There's a 22uF soldered from one of the leads of the can to ground. Is this wired in parallel in order to change the 1st filter cap to 42uF? Or is this added capacitor there to replace the original 20uF? I love how the amp sounds, so I want to keep the values the same as they are now.


    DSC09125.JPG

    DSC09236.JPG
     
  18. slider313

    slider313 Tele-Afflicted Silver Supporter

    Posts:
    1,398
    Joined:
    Jan 6, 2011
    Location:
    NC
    Yes, the 22uf is in parallel with the 20uf in the can making it 42uf. If it were there to replace the 20uf it wouldn't be connected to the can.
     
  19. cyborg_stew

    cyborg_stew TDPRI Member

    Age:
    32
    Posts:
    37
    Joined:
    Feb 20, 2020
    Location:
    USA
    Thanks again slider313. I suspected that was the case. Just wanted to ask someone who is more knowledgeable than I am.
     
  20. cyborg_stew

    cyborg_stew TDPRI Member

    Age:
    32
    Posts:
    37
    Joined:
    Feb 20, 2020
    Location:
    USA
    Well, I installed a CE cap can in place of the original, and the hum is completely gone now. However, I was checking B+ voltages at the can, and 2 out of the 4 capacitors are reading significantly low. (They're numbers 3 and 4 in the circuit. The first 2 are fine.) The 4th filter cap supplies the plate voltages to V1. It should be getting 190VDC according to the schematic, and I only read 50VDC.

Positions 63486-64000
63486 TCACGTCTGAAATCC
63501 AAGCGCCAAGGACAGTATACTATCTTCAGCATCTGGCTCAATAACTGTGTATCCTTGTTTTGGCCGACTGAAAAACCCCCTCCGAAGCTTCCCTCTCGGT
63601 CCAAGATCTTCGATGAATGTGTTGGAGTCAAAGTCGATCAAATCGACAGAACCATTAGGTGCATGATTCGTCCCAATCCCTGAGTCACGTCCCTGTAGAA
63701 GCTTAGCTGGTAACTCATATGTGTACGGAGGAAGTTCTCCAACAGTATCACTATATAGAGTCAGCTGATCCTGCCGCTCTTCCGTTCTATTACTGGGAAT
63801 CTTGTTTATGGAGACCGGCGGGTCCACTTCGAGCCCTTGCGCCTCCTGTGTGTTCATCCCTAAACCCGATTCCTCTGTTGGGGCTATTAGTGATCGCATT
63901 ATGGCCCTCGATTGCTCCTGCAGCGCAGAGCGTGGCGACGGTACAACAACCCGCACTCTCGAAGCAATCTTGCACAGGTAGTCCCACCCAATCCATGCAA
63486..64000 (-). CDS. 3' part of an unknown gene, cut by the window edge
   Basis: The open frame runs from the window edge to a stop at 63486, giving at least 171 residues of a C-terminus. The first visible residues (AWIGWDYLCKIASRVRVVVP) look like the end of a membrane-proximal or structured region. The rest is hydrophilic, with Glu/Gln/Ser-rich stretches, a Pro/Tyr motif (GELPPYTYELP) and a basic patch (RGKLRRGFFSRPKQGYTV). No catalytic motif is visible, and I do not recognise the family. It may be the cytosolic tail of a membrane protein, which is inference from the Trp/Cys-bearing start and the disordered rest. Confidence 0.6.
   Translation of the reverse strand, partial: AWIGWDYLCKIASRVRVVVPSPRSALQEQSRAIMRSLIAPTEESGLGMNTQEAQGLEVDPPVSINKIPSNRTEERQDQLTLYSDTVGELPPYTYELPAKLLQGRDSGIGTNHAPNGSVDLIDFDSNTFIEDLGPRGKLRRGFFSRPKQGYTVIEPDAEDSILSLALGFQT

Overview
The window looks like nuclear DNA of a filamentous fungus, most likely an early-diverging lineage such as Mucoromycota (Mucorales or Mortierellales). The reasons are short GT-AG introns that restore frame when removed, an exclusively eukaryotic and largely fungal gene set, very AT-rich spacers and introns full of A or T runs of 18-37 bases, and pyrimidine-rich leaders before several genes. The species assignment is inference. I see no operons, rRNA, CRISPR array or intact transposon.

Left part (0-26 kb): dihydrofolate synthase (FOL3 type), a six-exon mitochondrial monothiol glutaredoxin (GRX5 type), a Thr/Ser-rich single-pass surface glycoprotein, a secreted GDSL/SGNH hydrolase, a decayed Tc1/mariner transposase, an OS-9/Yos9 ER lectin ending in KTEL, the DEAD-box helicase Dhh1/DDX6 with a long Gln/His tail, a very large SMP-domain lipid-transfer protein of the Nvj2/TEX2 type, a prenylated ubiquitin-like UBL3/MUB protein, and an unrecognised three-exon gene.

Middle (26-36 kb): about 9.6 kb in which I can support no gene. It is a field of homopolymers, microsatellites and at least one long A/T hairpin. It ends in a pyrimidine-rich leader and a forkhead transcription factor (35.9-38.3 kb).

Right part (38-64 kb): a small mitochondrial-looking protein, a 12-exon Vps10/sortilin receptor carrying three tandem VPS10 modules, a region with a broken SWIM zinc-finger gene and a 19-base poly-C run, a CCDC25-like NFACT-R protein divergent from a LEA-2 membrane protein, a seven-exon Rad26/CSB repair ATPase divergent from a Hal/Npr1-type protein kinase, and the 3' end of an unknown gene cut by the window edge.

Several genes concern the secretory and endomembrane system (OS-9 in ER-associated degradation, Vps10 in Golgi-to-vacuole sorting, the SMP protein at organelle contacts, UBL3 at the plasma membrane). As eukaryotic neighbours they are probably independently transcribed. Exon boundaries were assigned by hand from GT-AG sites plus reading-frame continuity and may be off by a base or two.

The voltage is normal (420VDC) after the 1k resistor. Then, after it passes thru the 18k it drops down to 241VDC. Much too low for this point in the circuit. I checked the resistor value, and it checks out at 17.8k.

    What could be causing this? I can't imagine that I did anything wrong installing the new can, and I have no guesses as to what's going on with the voltages. Any help would be greatly appreciated.
     
IMPORTANT: Treat everyone here with respect, no matter how difficult!
No sex, drug, political, religion or hate discussion permitted here.